ased from true events, The Battle of the Sexes has all the components of an Oscar worthy film. Two giant stars to pull an audience, exquisite cinematography and a true story about struggle, success, risk and a current running through it that makes it relevant today.
The film stars Steve Carrel and Emma Stone (who will most likely receive a back to back Oscar nomination) in what was regarded as one of the most highly watched sporting events in history.
The film mainly follows Billie Jean King (Stone) a tennis player regarded as one of the greatest in the sport, and in 1972 was crowned the world number one. When learning that the next tournament will only offer the female winner an eighth of what the men would win, King rises like a feminist super hero and stands her ground. A true rebel, she declares that she and her fabulous promoter Gladys Heldman (played by the equally as fabulous Sarah Silverman – and honestly the main reason I went to see this film) will organise a tournament of their own.
Of course, this is met with a deal of criticism from men. Enter Bobby Rigs – the self-proclaimed male chauvinistic pig and hustler who believes that despite not playing tennis professionally for a number of years, that he can beat woman. And who does he want to play? Billie Jean King.
After initially resisting, “Why would I want to join the Bobby Riggs circus?” King feels that it is all on her shoulders to win, and feels if she loses she’ll set women and feminism in the sport back 50 years.
Despite the audience all knowing that King wins, the film is great at building the tension during the match. No-one expects Stone and Carrell to emerge to be world class tennis players, but the attention to detail in the close up shots, imbedded with the work of their doubles Vince Spadea and Kaitlyn Christian gives the illusion of watching footage from 1973.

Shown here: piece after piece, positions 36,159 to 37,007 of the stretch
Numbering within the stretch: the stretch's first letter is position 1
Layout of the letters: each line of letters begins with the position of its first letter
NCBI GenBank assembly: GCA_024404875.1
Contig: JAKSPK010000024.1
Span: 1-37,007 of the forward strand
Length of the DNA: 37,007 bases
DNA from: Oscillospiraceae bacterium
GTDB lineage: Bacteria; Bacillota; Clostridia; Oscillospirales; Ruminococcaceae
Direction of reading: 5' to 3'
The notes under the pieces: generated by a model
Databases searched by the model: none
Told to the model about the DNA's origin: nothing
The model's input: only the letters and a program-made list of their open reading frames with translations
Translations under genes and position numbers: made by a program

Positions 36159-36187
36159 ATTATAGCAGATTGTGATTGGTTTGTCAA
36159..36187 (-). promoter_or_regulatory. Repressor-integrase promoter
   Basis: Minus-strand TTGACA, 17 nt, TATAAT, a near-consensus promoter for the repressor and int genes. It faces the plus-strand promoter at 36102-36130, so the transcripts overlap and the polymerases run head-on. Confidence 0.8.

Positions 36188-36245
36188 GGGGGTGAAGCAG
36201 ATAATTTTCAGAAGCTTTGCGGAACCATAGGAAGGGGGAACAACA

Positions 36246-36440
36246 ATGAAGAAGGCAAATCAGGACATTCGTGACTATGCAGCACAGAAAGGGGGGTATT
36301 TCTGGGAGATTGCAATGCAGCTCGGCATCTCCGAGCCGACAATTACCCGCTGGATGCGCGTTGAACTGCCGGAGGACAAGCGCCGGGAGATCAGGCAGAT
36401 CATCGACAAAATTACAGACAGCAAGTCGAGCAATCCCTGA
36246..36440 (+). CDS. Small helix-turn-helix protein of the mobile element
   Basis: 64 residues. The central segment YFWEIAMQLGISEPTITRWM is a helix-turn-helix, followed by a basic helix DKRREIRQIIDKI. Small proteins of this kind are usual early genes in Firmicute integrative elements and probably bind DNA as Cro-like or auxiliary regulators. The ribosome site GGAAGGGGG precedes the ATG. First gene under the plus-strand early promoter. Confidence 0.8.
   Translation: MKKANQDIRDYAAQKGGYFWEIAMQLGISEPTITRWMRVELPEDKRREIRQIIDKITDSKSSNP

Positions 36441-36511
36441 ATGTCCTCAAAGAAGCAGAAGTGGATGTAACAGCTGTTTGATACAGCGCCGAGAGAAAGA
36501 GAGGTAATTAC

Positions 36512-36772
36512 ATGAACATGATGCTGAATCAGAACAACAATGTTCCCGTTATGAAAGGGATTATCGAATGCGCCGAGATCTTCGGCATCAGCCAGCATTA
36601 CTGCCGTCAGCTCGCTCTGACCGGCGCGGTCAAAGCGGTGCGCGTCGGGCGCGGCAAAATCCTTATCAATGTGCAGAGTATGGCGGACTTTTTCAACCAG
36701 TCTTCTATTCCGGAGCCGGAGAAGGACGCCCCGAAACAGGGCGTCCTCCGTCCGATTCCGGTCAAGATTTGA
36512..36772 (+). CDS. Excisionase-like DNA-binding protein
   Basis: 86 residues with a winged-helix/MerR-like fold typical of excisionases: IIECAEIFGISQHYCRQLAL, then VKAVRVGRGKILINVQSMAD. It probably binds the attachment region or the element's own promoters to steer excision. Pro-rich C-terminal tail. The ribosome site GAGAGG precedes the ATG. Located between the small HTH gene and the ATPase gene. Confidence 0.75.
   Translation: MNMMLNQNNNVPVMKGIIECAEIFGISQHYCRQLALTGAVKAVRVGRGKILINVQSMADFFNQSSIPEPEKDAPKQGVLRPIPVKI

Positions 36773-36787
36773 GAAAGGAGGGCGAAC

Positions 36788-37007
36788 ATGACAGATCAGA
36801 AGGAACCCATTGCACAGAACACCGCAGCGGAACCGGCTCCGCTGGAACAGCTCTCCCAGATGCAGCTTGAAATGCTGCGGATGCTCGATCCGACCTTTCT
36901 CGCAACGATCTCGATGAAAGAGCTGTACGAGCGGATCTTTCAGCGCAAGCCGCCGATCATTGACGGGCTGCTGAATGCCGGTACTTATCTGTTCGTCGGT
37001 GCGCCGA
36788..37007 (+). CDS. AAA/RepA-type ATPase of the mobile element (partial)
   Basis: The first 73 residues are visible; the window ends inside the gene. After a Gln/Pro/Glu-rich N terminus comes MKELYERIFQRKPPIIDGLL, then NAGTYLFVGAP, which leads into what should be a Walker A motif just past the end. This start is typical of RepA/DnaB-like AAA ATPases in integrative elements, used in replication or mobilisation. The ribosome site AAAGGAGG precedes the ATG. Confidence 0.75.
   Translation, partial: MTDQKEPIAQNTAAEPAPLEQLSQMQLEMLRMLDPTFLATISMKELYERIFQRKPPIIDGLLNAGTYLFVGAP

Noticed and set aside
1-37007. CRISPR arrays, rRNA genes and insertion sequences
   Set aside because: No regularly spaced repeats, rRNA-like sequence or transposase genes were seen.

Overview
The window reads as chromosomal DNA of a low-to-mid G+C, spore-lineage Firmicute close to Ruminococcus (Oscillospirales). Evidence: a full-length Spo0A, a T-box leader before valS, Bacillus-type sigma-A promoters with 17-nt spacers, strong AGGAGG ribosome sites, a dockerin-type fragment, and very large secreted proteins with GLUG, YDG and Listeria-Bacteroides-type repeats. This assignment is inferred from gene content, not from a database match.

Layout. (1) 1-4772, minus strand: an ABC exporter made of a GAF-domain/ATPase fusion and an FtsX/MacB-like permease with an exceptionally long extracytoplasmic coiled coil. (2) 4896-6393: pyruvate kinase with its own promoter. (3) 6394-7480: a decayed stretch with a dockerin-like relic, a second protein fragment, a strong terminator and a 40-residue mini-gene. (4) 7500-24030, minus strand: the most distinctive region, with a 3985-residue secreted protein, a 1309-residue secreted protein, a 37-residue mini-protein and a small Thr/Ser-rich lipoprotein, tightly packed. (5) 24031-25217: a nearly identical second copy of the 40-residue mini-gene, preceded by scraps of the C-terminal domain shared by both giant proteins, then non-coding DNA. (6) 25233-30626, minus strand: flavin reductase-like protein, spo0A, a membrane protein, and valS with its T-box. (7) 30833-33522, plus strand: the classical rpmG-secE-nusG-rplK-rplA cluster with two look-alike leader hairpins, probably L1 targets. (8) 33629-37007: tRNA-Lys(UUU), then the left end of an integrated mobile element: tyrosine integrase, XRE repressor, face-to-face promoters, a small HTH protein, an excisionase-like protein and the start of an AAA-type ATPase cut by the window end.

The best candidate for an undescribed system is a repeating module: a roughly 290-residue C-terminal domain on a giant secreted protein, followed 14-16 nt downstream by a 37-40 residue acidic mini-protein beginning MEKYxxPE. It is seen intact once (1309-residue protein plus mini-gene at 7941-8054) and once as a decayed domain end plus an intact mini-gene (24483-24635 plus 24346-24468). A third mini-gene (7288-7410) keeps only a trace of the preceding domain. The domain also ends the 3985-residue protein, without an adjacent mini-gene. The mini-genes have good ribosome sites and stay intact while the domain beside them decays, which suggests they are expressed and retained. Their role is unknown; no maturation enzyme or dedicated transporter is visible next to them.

With the title being 'Battle of the Sexes' I expected an equal balance of screen time and content for Riggs and King. It feels more like 'The Billie Jean Story'. Her discovery that she is attracted to women adds a deeper complexity and reminds us of the LGBT issues so many still face today. King is a tennis icon and paired with the apparent feminist lens, makes the film seep into documentary territory at times.
Emma Stone becomes unrecognisable as King and manages to capture the complexity in every frame. For her first time playing a real person on screen, Stone acts thoughtfully and stoic in a performance that lives up to her previous Oscar win, proving she can act with the big leagues now.
Linus Sandgren’s decision to film on 35mm is what pushes this film into great territory for me. It brings a sense of 70s nostalgia with a paradox of being present in the moment.
This film screams Oscar, to which I’m pleased.